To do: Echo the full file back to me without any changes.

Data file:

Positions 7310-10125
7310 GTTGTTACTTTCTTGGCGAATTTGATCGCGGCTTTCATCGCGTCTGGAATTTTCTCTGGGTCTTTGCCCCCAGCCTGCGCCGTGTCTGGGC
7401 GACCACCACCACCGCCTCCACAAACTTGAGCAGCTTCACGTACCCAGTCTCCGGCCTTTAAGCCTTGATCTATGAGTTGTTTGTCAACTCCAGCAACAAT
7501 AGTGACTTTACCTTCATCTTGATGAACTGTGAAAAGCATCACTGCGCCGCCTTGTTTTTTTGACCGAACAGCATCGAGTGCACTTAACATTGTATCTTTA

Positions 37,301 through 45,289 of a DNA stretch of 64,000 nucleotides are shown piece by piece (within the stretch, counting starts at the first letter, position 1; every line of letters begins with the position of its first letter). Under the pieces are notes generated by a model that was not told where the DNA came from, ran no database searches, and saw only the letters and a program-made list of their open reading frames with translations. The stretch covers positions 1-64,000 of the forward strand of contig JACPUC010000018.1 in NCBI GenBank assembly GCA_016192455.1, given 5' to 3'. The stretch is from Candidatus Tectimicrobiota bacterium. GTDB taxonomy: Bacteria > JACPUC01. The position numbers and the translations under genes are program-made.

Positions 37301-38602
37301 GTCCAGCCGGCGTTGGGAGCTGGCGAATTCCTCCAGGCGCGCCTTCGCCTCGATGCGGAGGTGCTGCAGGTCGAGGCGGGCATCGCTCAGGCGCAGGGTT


Positions 7310-10125
7310 GTTGTTACTTTCTTGGCGAATTTGATCGCGGCTTTCATCGCGTCTGGAATTTTCTCTGGGTCTTTGCCCCCAGCCTGCGCCGTGTCTGGGC
7401 GACCACCACCACCGCCTCCACAAACTTGAGCAGCTTCACGTACCCAGTCTCCGGCCTTTAAGCCTTGATCTATGAGTTGTTTGTCAACTCCAGCAACAAT
7501 AGTGACTTTACCTTCATCTTGATGAACTGTGAAAAGCATCACTGCGCCGCCTTGTTTTTTTGACCGAACAGCATCGAGTGCACTTAACATTGTATCTTTA

Positions 37,301 through 45,289 of a DNA stretch of 64,000 nucleotides are shown piece by piece (within the stretch, counting starts at the first letter, position 1; every line of letters begins with the position of its first letter). Under the pieces are notes generated by a model that was not told where the DNA came from, ran no database searches, and saw only the letters and a program-made list of their open reading frames with translations. The stretch covers positions 1-64,000 of the forward strand of contig JACPUC010000018.1 in NCBI GenBank assembly GCA_016192455.1, given 5' to 3'. The stretch is from Candidatus Tectimicrobiota bacterium. GTDB taxonomy: Bacteria > JACPUC01. The position numbers and the translations under genes are program-made.

Positions 37301-38602
37301 GTCCAGCCGGCGTTGGGAGCTGGCGAATTCCTCCAGGCGCGCCTTCGCCTCGATGCGGAGGTGCTGCAGGTCGAGGCGGGCATCGCTCAGGCGCAGGGTT